As is the case with many volunteer organisations, DMOZ was also beset by controversies and issues within its organisational structure. Some DMOZ volunteers claimed they’d been duped into joining a commercial organisation they had no interest in being a part of, for instance, and, of course, there’s the general lack of structure within the organisation itself that we mentioned earlier.
Editor controversies also reigned supreme at DMOZ. Accusations of editors giving preferential treatment to their own websites or websites they favoured were rife, and there was infighting among editors regarding policy disagreements and the procedure for banning or punishing editors who misbehaved. To put it simply, DMOZ was not a platform without internal or external disagreements.
DMOZ’s relevance begins to slip away
Despite its dominance during the initial computer boom of the 90s, DMOZ just couldn’t keep up with modern technology, it seems. DMOZ used a complex hierarchical system, and many of its critics claimed that hierarchies didn’t work when it came to web directories; they were too confusing and too badly laid out for any user to want to engage with them.
Shortly after DMOZ was acquired by Netscape, Netscape itself was then acquired by AOL, which agreed to keep DMOZ under its wing. Eventually, however, AOL, which remains active today as a subsidiary of Verizon, would shut down DMOZ owing to a lack of desire to keep the project alive.
So, what happened? Chiefly, we can blame the demise of DMOZ on the emergence of Web 2.0, which emphasised interoperability and ease of use as cornerstones of its operating policies. Users didn’t want to sift through massively complicated hierarchies (as they saw it) anymore; instead, they wanted to quickly and easily access websites they knew were high-quality, and sites like DMOZ were just too old-school for that.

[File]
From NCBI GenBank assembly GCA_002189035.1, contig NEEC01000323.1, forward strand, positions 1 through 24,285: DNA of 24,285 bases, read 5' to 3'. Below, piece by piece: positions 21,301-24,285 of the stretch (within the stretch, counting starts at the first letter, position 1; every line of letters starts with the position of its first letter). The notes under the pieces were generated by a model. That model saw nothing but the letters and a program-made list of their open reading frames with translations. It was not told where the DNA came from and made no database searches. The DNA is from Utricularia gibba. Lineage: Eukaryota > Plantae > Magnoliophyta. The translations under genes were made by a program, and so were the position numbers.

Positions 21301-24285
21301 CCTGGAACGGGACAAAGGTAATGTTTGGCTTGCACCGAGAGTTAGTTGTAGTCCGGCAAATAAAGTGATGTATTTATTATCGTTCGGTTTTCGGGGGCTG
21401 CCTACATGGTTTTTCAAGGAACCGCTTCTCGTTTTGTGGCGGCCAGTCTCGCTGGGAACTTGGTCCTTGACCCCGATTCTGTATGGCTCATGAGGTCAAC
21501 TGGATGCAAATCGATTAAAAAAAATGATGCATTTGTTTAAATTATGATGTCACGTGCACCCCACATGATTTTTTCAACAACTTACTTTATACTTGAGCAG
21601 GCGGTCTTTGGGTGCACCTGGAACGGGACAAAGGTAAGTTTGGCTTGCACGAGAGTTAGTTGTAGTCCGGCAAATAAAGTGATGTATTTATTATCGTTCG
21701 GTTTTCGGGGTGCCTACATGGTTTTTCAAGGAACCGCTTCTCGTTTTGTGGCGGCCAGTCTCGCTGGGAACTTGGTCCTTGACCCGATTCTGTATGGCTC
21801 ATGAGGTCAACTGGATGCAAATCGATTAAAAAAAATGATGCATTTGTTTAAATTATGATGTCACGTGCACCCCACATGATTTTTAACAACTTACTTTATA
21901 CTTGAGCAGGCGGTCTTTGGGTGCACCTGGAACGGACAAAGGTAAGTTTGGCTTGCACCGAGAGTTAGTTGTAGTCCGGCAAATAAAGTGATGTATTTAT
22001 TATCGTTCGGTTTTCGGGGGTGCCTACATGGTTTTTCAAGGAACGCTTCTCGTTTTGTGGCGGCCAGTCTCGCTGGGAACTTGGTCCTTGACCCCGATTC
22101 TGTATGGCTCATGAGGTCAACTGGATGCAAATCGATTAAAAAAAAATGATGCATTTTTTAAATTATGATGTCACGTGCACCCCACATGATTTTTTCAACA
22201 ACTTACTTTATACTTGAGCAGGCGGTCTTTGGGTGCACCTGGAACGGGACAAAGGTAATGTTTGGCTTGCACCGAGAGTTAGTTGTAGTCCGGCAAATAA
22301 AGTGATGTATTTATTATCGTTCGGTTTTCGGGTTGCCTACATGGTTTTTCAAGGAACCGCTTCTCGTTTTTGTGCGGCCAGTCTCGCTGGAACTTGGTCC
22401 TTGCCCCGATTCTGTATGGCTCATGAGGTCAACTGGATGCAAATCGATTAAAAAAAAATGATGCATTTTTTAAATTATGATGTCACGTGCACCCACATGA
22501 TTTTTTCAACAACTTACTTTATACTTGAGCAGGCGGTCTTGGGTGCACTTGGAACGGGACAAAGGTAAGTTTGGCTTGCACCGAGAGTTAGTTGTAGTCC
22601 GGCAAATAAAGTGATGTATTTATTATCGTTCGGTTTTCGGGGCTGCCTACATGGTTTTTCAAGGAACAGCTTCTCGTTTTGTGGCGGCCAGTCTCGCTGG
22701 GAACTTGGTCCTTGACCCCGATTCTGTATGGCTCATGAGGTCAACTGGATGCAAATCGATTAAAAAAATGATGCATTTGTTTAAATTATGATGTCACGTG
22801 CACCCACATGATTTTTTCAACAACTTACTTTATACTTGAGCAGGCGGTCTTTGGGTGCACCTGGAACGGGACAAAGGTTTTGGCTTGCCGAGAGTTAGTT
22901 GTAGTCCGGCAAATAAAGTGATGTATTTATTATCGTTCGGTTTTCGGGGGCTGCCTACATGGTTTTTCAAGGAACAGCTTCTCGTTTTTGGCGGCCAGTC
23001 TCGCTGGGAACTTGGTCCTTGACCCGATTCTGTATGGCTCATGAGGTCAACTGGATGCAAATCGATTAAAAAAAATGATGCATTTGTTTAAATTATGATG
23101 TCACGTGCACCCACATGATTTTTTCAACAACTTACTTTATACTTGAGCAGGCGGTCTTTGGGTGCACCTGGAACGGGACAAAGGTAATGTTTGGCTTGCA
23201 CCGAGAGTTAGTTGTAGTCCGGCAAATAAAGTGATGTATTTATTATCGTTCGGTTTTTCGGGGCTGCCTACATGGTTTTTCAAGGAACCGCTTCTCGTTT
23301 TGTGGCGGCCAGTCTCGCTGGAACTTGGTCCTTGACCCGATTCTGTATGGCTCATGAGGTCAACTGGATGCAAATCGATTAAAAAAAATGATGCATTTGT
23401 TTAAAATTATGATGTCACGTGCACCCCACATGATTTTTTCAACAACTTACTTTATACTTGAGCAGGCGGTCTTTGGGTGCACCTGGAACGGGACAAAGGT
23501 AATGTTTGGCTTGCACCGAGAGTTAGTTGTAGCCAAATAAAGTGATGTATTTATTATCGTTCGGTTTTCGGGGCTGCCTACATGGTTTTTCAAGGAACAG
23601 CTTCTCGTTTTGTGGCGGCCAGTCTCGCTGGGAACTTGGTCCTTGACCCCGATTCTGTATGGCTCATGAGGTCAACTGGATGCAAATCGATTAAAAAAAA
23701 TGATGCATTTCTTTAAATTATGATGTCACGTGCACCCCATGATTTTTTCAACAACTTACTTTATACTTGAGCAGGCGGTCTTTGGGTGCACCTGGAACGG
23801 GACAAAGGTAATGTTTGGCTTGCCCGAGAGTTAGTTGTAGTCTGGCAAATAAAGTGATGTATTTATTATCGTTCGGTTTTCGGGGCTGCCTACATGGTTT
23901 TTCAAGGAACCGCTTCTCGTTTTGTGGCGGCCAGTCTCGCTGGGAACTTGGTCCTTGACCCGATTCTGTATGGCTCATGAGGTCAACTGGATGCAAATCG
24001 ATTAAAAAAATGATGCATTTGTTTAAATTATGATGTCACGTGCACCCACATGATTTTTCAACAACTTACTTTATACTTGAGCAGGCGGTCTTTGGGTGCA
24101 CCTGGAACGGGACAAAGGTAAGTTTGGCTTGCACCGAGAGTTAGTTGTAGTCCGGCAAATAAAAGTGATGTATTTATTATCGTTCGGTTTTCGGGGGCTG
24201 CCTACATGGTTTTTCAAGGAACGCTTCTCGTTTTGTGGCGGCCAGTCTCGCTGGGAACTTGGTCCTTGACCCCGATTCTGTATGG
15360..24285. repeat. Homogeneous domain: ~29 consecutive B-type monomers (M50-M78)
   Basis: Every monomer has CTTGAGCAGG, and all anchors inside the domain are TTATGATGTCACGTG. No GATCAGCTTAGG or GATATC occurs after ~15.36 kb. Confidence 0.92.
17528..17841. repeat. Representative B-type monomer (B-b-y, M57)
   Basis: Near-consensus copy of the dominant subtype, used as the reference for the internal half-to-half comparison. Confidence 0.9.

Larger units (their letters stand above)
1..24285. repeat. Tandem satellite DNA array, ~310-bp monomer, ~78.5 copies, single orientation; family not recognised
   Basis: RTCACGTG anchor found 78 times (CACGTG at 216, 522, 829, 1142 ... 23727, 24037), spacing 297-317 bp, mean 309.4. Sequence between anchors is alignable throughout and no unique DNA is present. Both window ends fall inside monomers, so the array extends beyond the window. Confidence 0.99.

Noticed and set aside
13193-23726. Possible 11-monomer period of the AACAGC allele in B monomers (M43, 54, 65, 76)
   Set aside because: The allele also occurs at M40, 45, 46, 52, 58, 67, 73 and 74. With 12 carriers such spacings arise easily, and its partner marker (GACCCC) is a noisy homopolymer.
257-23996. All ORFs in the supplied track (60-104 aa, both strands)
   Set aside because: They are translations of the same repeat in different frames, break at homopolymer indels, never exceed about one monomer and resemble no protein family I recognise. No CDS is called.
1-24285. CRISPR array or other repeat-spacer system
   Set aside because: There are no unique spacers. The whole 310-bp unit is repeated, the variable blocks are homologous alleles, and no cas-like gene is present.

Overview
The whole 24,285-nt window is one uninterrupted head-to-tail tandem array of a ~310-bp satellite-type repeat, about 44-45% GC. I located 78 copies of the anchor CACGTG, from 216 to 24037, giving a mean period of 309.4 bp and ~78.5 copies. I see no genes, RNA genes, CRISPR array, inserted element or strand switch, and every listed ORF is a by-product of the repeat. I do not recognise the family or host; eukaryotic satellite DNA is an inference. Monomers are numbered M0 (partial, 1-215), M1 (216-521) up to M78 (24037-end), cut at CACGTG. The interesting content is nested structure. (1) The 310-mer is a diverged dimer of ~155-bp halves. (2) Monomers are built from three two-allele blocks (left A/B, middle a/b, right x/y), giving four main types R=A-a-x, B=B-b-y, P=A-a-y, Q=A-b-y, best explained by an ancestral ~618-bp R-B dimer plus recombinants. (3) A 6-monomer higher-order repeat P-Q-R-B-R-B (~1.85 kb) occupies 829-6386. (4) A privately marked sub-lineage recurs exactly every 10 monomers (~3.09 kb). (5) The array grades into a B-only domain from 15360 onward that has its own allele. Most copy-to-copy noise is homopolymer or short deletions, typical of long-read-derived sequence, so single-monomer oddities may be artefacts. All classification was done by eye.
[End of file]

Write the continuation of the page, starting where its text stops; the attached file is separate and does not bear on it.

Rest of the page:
There’s also the fact that Google’s algorithms became more and more sophisticated. Where Google would rely on sites like DMOZ to categorise and organise content to make sure it was worth reading for users, increasingly, the search engine found that it didn’t need to rely on human-edited sites for this. Instead, it could teach its ever more sophisticated algorithms and machine learning processes to recognise high-quality websites by themselves, thus eliminating the middleman.
DMOZ lives…sort of
Of course, just because DMOZ has been shut down, that doesn’t mean its community’s passion for it has vanished. As we’ve said, mirrors for DMOZ exist online, so you can still read and browse its content, and human-edited web directories remain active on the internet, albeit in a diminished capacity.
A semi-official successor to DMOZ, Curlie, also exists. Once you’ve chosen your language, you’ll be taken to a page that looks almost identical to the DMOZ landing page, and you can search the directory for sites and hierarchies as well. Suffice it to say that if you’re sad about the death of DMOZ, you may be mourning prematurely.